Trinity County voters will decide on Nov. 3 whether or not to approve two separate countywide tax measures that would provide additional revenue to county coffers. Measure G, a commercial cannabis tax, is a general tax requiring a majority vote for passage. The other, Measure K, is a half-cent sales tax increase to specifically fund county law enforcement activities which makes it a special tax, subject to approval by a two-thirds majority.

Though Trinity County charges application fees to process and award commercial cannabis licenses to legally operate, it does not currently collect taxes on commercial cannabis activities, and approval of Measure G, developed and promoted by a local growers’ alliance, would change that.

As crafted by the Trinity County Agricultural Alliance and qualified for the ballot by obtaining sufficient voter signatures, the proposed tax on a commercial grow would be a flat rate tax per pound of cannabis that will vary based on the type and weight harvested.

The full rate values are as follows: $15.44 per pound for cannabis flowers; $4.59 per pound for leaves and $2.16 per pound for fresh cannabis plants.

The first 100 pounds of each category would be taxed at no more than 25 percent of the full rate. More than 100 pounds through 400 pounds of each category would be taxed at no more than half the full rate. More than 400 pounds through 1,000 pounds of each category would be taxed at no more than 75 percent of the full rate. More than 1,000 pounds of each category would be taxed at no more than the full rate.

In addition, Measure G would impose a 2.5 percent of gross sales tax for each cannabis retail license held by a person within the county. The 2.5 percent would be on top of the 7.25 percent state sales tax.

The proposed measure would allow the Trinity County Board of Supervisors to lower the tax by a majority board vote, but the tax could not be increased without voter approval.

Revenue from the tax would go to the county’s general fund. It will be calculated and reported using the METRC track and trace system used by California and several other states to track all cannabis activities and calculate state cultivation taxes.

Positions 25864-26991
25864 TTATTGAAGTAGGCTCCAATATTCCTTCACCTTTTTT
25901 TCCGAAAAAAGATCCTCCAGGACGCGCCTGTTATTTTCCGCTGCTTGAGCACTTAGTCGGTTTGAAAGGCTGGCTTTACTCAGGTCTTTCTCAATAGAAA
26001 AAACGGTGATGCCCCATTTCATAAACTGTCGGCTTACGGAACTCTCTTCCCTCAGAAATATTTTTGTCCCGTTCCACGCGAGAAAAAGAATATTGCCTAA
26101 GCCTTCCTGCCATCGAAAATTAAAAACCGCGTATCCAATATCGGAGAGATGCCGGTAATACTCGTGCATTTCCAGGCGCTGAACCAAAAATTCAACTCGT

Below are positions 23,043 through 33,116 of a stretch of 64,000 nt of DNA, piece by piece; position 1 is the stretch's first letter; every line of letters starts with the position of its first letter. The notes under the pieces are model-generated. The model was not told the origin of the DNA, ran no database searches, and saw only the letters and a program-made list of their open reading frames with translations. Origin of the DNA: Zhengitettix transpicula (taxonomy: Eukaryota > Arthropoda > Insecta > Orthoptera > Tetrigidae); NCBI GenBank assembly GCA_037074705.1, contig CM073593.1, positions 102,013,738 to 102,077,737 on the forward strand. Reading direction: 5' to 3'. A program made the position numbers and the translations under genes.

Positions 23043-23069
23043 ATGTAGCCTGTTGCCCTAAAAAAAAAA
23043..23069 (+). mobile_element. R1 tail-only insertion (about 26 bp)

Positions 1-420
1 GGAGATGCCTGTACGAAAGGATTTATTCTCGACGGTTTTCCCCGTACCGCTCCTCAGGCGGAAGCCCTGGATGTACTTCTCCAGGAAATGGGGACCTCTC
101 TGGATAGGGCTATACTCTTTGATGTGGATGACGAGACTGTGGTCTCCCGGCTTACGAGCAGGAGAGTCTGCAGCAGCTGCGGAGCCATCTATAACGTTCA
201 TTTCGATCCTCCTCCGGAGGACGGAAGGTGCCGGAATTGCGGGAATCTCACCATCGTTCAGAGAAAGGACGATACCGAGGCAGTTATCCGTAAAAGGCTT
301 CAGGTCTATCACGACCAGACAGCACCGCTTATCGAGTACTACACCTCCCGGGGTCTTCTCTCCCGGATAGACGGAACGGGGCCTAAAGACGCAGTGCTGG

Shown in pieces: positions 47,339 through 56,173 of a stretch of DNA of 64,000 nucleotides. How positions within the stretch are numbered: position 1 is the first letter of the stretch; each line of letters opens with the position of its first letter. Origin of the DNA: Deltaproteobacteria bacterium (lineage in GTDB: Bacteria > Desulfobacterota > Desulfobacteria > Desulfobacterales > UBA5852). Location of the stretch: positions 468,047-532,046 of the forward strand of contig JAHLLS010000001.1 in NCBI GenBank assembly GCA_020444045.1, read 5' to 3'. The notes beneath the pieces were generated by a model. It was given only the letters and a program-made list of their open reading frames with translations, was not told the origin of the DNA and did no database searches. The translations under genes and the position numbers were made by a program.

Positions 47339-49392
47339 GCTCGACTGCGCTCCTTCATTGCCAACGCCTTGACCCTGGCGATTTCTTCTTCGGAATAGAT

An impartial analysis provided by Trinity County County Counsel Margaret Long says the measure would not authorize unlawful conduct and would exempt non-commercial adult use, medical use and caregiver use. The measure would establish penalties for failure to remit taxes when due and includes an appeals process.

A ballot argument in favor of Measure G signed by TCAA President Adrien Keys says the product-based, flat-rate and tiered tax is intended to encourage small, less impactful farms and higher quality production. He notes the proposed rate is competitive with Trinity County’s neighbors’ rates and “will not overly burden consumers who choose to participate in regulated cannabis consumption.”

It adds that the cannabis industry has remained consistent through this year’s economic and health crisis and the market continues to grow, claiming that by drawing revenue from out-of-county sales, “our county’s tax base is expanded and diversified.

Supporters of Measure G come from all walks of life, including cannabis program participants, business owners and community leaders. Taxing cannabis in the same manner as other businesses, on products actually sold, is an important concept to businesses in the county.”

There is no organized opposition to Measure G, but others who attempted to qualify a competing measure for the ballot through the petition process have questioned whether it will cost the county more to collect the promised tax revenue than it receives, and how it will discourage illegal cannabis activities from occurring.

Measure K to impose an additional half-cent sales tax for law enforcement in Trinity County was placed on the November ballot by a vote of the Trinity County Board of Supervisors. Unlike Measure G that would benefit the county’s general fund, Measure K is a special tax reserved solely for law enforcement activities and thus requires a two-thirds majority vote for passage.

The measure would increase the current sales and use tax in Trinity County from 7.25 percent to 7.75 percent, effective Jan. 1, 2021. Of the total tax, the state keeps 6 percent, leaving 1 percent for the county’s general fund and 0.25 percent to the local transportation fund.

If the half-cent increase is approved, the additional revenue would be distributed between the Sheriff’s Office for patrol and jail operations (67 percent), District Attorney’s office (17 percent) and the county Probation Department (16 percent).

Based on prior years of sales and use tax received, the measure could bring approximately $560,000 in additional revenue shared between the Sheriff, District Attorney and Probation.

There is no organized opposition or promotion of the proposed tax increase, however, it was widely touted during the county’s recent budget adoption process as one of very few available means to increase county revenue that’s been stagnant for several years as costs continue to rise.

County Administrative Officer Richard Kuhns said that despite efforts by all departments to trim costs and hold the line, expenses continue to exceed revenues. In this fiscal year, requests for discretionary funds came in $4.6 million above projected revenues and that did not include the additional $2.5 million the general fund needs to contribute to complete construction of the new county jail.

Several department heads, including those from all of the law enforcement offices, also spoke of their need to reduce staff and cut services next year if no new revenue becomes available.


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